Some unanswered questions regarding the use of biosimilars in rheumatology remain. Although the consensus guidelines recommend a single switch to a biosimilar product, Kay and colleagues caution that there are currently insufficient data to support multiple switching between biosimilars .
The taskforce believes that “there is no scientific rationale to expect that switching among biosimilars of the same biooriginator would result in a different clinical outcome,” but they note that “patient perspectives must be considered,” and call for a randomized trial “that incorporates multiple switches between the two biologics” to support the notion of interchangeability.
Other remaining gaps in knowledge include naming, traceability, and long-term safety of biosimilars, explain Dörner and Kay in a review article . As shown in table 2, each biosimilar is known by at least two different names, with some having multiple brand names. For example, the adalimumab biosimilar ABP 501, also known as adalimumab-atto, has the brand name Amjevita in the USA, and two brand names (Amgevita and Solymbic) have been approved in Europe [14–16].
The US FDA issued guidance on the naming of biosimilars in early 2017 , but a number of concerns remain, including problems with ordering, prescribing, and record keeping, as well as inconsistencies between different countries [42,43].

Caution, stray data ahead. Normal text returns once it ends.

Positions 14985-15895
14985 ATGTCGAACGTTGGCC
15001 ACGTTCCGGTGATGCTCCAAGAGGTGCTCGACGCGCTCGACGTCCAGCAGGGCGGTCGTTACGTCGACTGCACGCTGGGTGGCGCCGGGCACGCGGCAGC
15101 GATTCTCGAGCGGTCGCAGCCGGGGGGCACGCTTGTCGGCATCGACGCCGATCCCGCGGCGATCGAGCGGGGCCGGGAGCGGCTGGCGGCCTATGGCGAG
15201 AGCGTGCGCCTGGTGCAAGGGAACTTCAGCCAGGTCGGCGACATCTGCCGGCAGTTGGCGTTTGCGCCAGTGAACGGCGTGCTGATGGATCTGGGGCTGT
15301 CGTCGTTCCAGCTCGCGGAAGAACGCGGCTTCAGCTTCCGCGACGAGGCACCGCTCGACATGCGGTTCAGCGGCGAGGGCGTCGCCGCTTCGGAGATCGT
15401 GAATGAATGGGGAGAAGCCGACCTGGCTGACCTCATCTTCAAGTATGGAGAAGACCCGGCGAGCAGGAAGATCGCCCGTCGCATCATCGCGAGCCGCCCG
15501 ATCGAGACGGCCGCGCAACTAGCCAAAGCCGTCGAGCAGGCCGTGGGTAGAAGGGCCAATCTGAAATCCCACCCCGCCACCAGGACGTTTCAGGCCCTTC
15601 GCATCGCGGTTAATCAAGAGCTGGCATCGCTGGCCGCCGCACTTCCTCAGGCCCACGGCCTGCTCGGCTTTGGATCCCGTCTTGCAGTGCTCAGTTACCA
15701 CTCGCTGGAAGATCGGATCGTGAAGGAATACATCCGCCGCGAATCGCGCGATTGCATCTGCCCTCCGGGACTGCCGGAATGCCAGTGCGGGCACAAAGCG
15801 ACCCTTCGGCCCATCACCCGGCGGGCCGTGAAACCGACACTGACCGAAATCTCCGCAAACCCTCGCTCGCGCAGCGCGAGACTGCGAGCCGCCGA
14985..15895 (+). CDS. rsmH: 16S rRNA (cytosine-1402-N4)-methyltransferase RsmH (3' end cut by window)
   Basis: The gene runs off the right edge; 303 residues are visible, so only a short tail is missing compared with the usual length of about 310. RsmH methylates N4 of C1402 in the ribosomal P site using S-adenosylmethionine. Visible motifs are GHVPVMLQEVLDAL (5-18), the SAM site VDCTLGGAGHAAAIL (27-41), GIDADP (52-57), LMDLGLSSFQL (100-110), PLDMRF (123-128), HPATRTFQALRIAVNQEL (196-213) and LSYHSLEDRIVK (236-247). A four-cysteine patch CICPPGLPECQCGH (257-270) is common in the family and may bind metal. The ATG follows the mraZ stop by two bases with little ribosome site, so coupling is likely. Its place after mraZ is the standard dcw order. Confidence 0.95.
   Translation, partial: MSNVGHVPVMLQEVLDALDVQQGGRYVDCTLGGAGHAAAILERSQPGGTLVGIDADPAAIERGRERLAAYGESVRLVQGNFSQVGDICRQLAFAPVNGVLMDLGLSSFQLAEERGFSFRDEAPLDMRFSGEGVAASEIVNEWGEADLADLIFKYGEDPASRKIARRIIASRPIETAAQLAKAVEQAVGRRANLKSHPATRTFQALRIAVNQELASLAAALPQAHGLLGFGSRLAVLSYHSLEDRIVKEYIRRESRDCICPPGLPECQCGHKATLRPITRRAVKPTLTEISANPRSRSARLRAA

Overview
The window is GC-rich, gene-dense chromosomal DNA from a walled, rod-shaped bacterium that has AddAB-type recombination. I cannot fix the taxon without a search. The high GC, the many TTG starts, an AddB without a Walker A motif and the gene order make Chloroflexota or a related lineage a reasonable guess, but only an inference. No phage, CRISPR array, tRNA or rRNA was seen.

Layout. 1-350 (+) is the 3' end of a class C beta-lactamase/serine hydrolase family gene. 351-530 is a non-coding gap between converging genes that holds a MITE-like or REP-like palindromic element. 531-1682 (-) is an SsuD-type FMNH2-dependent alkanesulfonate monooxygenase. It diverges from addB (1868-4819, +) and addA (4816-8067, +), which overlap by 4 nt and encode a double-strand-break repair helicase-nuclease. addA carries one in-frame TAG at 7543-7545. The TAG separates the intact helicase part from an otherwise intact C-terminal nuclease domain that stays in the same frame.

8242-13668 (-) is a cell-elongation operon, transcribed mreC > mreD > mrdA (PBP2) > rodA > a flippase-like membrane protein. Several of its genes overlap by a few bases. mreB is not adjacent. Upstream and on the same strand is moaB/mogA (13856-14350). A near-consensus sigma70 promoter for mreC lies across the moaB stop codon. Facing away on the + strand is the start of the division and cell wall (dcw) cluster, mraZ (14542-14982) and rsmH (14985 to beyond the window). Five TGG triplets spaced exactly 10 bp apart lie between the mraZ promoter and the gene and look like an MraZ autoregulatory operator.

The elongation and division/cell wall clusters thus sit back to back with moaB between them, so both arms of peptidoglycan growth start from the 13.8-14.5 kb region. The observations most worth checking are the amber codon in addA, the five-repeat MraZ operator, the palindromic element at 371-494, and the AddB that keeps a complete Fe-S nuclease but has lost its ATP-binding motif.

“[A]n internationally standardized system of nomenclature for biosimilars is urgently needed,” say Dörner and Kay .
Finally, given that most biosimilars have only been approved in the rheumatologic setting in the past 1–2 years, there are limited data available on their long-term safety profiles.
“At the time of regulatory approval of any drug, the data from clinical studies are usually too limited to identify all potential safety issues, particularly rare but potentially serious adverse events,” write Markenson and colleagues .
“Thus, as typically occurs with a novel biologic, ongoing postmarketing safety monitoring for an approved biosimilar will likely be needed to evaluate long-term safety,” they continue.
The authors of the consensus guidelines recommend that “[s]ystematic postmarketing pharmacovigilance should be carried out using biologics registries and by conducting long-term, observational cohort studies to which data are reported regularly by prescribing healthcare providers and patients who are treated with specific products.”
And they conclude: “Pertinent standardised data must be collected to address any remaining uncertainty regarding the safety of biosimilars.”
medwireNews is an independent medical news service provided by Springer Healthcare. © 2017 Springer Healthcare part of the Springer Nature group